- To assess the nutritional status primary and secondary school children of two select private schools in rural Bangalore district, India and also;
- To assess the association between malnutrition and scholastic performance among them.
| Materials and Methods|| |
A cross sectional study was done in two villages Tarabanahalli and Silvepura around 25 kms from Bangalore, India.
The study population consisted of students from class 1-7 from two select schools. Total number of students were 582. All the students who were present on the days of data collection and whose parents gave informed written consent were taken for the study.
A validated translated interview schedule was used to collect data on demographic details, dietary habits, physical activity, symptoms of any illness etc. Participants were examined for pallor. Height and weight of each participant was measured. Stadiometer was used to measure height and bathroom weighing scale to measure weight.
Information on age of the students was collected from the school records. English and Mathematics scores from previous two class tests were recorded. Average percentage scores were calculated.
Height, weight and Body Mass Index (BMI) were measured for all the study subjects. Height was measured using stadiometer and scale. Bathroom weighing scale was used to measure weight. All the investigators were trained to measure height and weight according to standard procedures. The same were followed by the investigators. Height was recorded to the nearest 0.1 cm and weight was recorded to the nearest 0.1 kg. BMI was calculated using the formula Body Mass Index = kg/m 2 .
The actual height, weight and BMI were transformed to Z scores using Anthro + package of WHO. WHO 'Z' score charts were used to categorize weight for age (WAZ), height for age (HAZ) and BMI for age.
Z scores were categorized into < -3 SD, -2 to -3 SD, Normal and >2 SD according to WHO 2007 Z score charts.
According to WHO 2007 Z score charts; WAZ < -3 SD implies severe under nutrition, -2 to -3 SD implies mild to moderate under nutrition and >- 2 SD implies normal/healthy status. In case of HAZ, <- 3 SD implies severe stunting, -2 to -3 SD implies mild to moderate stunting and > -2 SD implies normal status. In case of BMI < -3 SD implies severe thinness, -2 to -3 SD implies mild to moderate thinness, > -2 SD was normal and > 2 SD implies obesity.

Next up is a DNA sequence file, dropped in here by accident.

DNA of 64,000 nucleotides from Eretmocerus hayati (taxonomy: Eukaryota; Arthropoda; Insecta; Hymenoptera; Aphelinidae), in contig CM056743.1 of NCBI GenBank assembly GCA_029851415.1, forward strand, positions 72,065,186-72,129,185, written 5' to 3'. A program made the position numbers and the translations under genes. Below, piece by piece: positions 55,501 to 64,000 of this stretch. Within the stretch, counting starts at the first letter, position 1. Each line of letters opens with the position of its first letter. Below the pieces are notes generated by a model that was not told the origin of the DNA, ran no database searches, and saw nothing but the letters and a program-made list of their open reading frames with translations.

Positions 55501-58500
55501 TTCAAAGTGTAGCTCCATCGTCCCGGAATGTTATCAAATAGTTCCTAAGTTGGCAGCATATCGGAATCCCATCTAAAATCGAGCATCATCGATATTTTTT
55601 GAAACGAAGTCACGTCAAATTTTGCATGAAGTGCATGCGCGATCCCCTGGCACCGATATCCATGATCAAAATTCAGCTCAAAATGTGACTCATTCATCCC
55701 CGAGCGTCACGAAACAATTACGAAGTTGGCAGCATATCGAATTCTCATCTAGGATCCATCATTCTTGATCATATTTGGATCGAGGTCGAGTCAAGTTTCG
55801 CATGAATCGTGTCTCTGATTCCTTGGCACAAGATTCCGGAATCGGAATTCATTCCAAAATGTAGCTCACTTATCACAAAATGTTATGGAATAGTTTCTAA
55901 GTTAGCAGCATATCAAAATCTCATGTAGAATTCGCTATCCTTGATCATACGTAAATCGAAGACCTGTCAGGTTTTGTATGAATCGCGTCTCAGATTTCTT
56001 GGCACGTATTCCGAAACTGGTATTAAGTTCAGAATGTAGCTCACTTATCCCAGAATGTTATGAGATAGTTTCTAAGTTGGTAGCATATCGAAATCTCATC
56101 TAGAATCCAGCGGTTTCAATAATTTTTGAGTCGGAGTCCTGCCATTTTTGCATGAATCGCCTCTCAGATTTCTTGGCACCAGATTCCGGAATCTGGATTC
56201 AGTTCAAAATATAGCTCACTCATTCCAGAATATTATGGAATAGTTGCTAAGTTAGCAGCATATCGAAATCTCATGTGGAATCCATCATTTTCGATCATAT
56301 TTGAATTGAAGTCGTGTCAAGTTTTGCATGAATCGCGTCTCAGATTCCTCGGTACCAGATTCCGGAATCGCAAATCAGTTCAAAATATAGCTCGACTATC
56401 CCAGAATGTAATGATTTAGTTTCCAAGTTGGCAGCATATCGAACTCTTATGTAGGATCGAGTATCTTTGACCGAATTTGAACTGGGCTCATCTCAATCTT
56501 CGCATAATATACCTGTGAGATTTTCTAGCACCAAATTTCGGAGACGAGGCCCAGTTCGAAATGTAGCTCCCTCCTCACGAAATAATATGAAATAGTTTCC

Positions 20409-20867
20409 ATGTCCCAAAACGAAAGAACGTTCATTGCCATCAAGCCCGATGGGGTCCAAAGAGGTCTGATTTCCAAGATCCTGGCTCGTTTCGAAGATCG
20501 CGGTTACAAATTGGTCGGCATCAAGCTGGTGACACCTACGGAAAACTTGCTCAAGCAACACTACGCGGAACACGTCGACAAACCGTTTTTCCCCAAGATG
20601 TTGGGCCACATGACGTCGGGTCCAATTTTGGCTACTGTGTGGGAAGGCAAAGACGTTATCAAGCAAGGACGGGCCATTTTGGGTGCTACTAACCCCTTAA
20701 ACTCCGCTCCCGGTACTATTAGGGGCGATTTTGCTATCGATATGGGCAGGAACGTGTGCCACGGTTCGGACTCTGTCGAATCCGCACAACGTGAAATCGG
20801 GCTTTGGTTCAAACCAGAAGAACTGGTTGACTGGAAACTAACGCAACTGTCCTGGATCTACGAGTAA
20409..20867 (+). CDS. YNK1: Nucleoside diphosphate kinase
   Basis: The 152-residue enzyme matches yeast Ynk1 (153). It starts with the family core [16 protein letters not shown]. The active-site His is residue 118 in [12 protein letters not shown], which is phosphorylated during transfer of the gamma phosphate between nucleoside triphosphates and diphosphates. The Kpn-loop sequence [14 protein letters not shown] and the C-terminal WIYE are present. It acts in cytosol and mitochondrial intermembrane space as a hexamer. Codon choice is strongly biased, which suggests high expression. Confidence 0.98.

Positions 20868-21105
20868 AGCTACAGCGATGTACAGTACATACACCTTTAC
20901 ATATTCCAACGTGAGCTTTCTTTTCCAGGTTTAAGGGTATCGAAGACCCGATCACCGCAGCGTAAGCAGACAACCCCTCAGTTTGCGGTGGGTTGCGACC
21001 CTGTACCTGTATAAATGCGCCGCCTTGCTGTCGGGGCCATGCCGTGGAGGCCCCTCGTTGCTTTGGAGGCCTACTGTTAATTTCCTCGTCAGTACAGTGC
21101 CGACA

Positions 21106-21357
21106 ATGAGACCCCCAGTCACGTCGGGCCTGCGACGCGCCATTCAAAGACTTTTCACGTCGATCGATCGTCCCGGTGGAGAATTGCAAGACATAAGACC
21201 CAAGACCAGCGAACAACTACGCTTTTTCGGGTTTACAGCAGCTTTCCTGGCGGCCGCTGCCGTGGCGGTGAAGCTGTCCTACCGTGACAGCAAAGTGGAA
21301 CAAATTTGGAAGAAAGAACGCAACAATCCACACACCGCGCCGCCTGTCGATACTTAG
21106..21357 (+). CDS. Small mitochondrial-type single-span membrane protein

Mathematics and English percentage scores were categorized into percentage scores <65% (considered second class in India) and 65-100% (considered first class in India) for statistical analysis. Z scores were categorized into <-3 SD, -2 to -3 SD, Normal and > 2 SD according to WHO 2007 Z score charts.Chi square tests, Odd's ratio and Chi square for trend tests were used for statistical analysis.
P < 0.05 was considered statistically significant.
| Results|| |
A total of 582 students participated in this study. The proportion of males was 54% (315) and females was 46% (267). The children were aged between 5-14 years of age (from 1-7 standard).
Among the students 159 (27.3%) had pallor.
Among the 410 study subjects between the age 5-10 years (for whom WHO Z scores are available for WAZ), 81 (20%) had under nutrition. Among those who had under nutrition, majority that is 72 (89%) had mild to moderate under nutrition and 9 (11%) had severe under nutrition. Among the participants and 38 (7%) had stunting. Majority had mild to moderate stunting 35 (92%) and 3 (8%) had severe stunting. 197 (34%) had thinness based on BMI (BMI < -2 SD). 139 (70%) had mild to moderate thinness and 58 (10%) had severe thinness. Five (1%) of the participants were found to be obese (BMI > 2SD) [Table 1].
Gender and BMI were found to be significantly associated. Significantly more number of males were found to have thinness that is BMI < -2 SD [Table 2]. Whereas no significant association was found between gender and WAZ, gender and HAZ Z scores.
|Table 2: Association between gender and Z scores of BMI, weight for age, height for age |
Click here to view
WAZ Z scores were compared with mathematics percentage scores [Table 3]. Decreasing WAZ Z scores were associated with decreasing mathematics percentage scores and this trend was statistically significant. Odd's ratio (OR) also showed a declining trend. This implies that as the nutritional status deteriorated, mathematics percentage scores also deteriorated. Statistically significant association was found between WAZ Z scores and first language percentage scores [Table 4].
HAZ Z scores were compared with mathematics percentage scores [Table 5]. No specific trend could be elicited. But decreasing HAZ Z scores was associated with decreasing first language scores [Table 6]. Odd's ratio showed a declining trend. In other words as the HAZ Z scores deteriorated, first language scores also deteriorated.
BMI Z scores were compared with mathematics percentage scores [Table 7]. OR did not follow any particular trend. The same was true with BMI Z scores and first language percentage scores [Table 8].
| Discussion|| |